Determination of Decision-Making Capacity

There are general principles used to determine decision making capacity. While these principles have been formally encapsulated in Section 15 of the MHA, they apply generally to all patients, whether or not they are under the MHA.

The factors relevant to decision making capacity paraphrased from the MHA are that the person can:


(a) understand any information or advice about the decision; and

(b) understand the matters involved in the decision; and

(c) understand the effect of the decision; and

(d) weigh up the factors referred to in paragraphs (a), (b) and (c) for the purpose of making the decision; and

(e) communicate the decision in some way.


By default, at law, a person is presumed to have capacity unless and until that presumption is rebutted through assessment. Of critical relevance to ED practice, merely being intoxicated by drugs or alcohol does not by itself remove capacity, even if the person may make different decisions while intoxicated to those they would make when not intoxicated.

Decision making capacity is decision-specific which means a patient may have capacity to make some decisions but not others. For example, a patient under the MHA who lacks the capacity to decide on their psychiatric treatment may retain capacity to decide when and how they wish to toilet themselves or whether to accept other treatments such as analgesia or nicotine replacement therapy.

Decision making capacity is also time-specific. For example, an unconscious intoxicated person may be appropriately assessed as lacking capacity and detained without consent. However, upon regaining consciousness and expressing a new decision such as a desire to leave, the legal presumption that, now conscious, they have capacity to make this new decision applies unless reassessed to be lacking at this time. A common misconception amongst ED staff incorrectly inverted this presumption – it was erroneously assumed a patient was deemed not to have capacity unless capacity could be determined with certainty, and this lack of capacity applied indefinitely until reassessed to have capacity.

A challenging scenario in the ED is a patient with potential risk of serious harm to themselves or others (usually based on third party information) and unclear capacity, as the doctor has not yet been able to complete an assessment of capacity. In general, the presumption of capacity exists and the patient’s decisions must be respected, including decisions to refuse treatment or leave the ED. Eagle & Ryan (2012 & 2014) have argued for the possible existence of an ill-defined common law power that may allow a doctor with reasonable concerns about capacity and risk to temporarily detain such a patient for the purpose of assessment of capacity. However there remains a lack of case law testing this argument.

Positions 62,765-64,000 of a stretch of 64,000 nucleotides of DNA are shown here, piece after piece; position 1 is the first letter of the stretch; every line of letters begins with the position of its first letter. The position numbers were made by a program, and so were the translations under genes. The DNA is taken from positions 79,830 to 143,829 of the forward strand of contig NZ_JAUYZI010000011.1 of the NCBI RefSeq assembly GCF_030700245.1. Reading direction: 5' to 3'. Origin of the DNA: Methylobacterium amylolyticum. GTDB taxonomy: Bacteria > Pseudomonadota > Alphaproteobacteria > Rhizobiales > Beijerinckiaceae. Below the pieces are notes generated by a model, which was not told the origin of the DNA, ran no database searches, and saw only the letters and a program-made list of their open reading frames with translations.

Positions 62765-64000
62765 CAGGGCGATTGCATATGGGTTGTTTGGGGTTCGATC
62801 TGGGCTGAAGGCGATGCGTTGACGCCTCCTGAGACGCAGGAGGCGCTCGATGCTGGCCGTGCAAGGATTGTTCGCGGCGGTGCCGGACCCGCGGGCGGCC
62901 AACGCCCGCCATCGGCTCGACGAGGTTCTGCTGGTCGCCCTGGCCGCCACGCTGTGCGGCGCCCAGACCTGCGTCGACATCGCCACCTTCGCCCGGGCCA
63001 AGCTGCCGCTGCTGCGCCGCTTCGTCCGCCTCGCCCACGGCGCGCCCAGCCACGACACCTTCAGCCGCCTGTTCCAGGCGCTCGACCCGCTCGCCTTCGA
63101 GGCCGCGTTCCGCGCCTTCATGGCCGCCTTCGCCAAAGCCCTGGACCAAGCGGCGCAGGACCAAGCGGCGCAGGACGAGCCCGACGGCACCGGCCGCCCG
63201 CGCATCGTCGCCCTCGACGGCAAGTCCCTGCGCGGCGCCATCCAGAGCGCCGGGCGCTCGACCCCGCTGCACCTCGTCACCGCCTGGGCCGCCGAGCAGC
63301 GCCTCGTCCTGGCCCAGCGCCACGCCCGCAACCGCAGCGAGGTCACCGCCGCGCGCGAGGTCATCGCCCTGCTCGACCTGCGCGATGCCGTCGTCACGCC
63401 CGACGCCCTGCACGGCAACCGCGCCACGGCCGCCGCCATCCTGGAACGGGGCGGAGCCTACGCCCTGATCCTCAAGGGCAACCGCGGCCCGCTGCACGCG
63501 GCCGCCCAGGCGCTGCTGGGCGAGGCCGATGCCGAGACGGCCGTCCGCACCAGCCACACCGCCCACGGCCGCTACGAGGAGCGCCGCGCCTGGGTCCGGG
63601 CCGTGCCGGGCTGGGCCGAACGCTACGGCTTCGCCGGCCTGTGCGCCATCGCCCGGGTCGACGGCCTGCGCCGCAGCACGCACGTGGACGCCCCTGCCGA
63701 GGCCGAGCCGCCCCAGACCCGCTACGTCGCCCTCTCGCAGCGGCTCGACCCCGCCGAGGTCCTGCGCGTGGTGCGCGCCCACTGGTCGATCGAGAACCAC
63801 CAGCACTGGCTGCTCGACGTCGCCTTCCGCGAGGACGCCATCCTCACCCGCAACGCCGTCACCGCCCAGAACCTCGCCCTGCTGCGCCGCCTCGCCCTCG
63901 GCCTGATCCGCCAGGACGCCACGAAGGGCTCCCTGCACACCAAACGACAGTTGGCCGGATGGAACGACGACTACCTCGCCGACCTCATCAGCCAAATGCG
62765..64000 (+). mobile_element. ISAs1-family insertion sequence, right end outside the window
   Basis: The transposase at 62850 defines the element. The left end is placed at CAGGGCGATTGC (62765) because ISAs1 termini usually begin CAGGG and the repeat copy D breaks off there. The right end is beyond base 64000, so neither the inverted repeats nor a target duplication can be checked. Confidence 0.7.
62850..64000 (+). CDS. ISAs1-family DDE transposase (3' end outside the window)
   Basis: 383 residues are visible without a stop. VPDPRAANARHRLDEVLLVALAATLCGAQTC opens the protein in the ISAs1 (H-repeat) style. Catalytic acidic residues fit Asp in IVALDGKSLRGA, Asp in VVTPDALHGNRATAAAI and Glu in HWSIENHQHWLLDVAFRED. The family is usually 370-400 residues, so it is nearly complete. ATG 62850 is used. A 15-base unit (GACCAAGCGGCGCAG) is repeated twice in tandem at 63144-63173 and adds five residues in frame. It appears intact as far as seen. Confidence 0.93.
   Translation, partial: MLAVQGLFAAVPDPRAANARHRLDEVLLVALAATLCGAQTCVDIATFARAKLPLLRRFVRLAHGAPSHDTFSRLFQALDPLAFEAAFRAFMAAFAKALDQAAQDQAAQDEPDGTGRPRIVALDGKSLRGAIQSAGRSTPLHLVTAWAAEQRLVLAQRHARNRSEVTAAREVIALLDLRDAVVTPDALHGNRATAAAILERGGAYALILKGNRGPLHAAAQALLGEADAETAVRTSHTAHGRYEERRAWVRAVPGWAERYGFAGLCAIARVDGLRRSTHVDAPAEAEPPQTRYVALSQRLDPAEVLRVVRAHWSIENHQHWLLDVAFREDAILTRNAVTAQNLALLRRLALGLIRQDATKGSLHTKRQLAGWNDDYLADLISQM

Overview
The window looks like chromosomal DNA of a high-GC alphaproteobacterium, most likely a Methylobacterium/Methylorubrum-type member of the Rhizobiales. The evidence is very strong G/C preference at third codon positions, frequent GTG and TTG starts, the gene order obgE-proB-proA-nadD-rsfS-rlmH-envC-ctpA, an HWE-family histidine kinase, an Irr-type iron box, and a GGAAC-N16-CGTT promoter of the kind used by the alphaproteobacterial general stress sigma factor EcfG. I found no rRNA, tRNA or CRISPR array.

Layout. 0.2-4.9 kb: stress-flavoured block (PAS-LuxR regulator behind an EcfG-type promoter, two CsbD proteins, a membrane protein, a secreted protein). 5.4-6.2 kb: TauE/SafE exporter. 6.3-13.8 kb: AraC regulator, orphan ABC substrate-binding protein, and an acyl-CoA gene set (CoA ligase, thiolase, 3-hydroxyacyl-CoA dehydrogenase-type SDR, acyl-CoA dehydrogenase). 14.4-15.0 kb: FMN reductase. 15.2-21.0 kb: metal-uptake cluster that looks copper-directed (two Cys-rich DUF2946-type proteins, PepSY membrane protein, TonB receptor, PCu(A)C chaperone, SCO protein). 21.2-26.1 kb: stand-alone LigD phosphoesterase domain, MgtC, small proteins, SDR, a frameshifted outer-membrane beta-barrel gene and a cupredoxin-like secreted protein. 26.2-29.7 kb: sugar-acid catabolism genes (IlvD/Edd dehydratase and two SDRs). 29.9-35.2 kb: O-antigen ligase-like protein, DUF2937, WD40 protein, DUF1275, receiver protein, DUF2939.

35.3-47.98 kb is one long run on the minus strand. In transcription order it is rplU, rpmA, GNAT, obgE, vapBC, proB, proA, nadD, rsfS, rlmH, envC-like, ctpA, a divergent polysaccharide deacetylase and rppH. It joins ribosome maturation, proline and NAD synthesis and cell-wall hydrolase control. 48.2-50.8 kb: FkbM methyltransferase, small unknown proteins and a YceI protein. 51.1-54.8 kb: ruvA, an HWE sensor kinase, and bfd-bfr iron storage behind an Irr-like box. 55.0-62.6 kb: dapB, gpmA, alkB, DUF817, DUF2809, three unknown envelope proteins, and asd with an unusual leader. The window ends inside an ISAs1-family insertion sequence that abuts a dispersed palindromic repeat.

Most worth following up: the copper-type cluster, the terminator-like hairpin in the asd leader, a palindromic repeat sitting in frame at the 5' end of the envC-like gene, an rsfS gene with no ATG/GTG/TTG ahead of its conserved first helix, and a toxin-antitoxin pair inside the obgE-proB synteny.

Given the many competing interests within a busy ED, the need for timely assessment and reassessment of capacity as it dynamically changes poses significant practical difficulties for all staff involved (e.g. doctors, nurses and security). In addition, the ED patient who lacks decision-making capacity and may be at risk of harm is often somewhat reluctant to wait patiently for repeat assessment.

Health Department or Hospital Policies including Smoking Policies

No hospital or health department policy can give staff any legal rights to restrain or detain ED patients (or effectively detain through threats and coercion). Such rights can only be conferred by legislation and common law doctrines.

As such, any health department policy such as smoke free policies that require hospitals to be smoke free outdoors do not empower staff to restrain or detain patients to prevent them from going outside to smoke.

A patient detained under the MHA can have their freedom of movement restricted which can include preventing them from going outside to smoke. However, any restriction of movement performed under the authority of the MHA must be utilised in order to facilitate treatment or optimise patient safety in the least restrictive manner. Such restrictions must not be applied to coerce or force compliance with hospital policies unrelated to mental health care. Patient autonomy should be preserved wherever possible, even when capacity for certain treatment decisions is lacking.

The busy ED environment is less than ideal for patients with impaired capacity and mental health issues, and taking breaks outside the ED environment can be viewed as therapeutic. Patient distress from lengthy detention inside the ED, as well as nicotine withdrawal can contribute significantly to anxiety and agitation with resultant increased risk to the patient and staff. This must be carefully weighed by clinicians against the realistic risk of absconding and then harming themselves or others before being retrieved by police.

References & Resources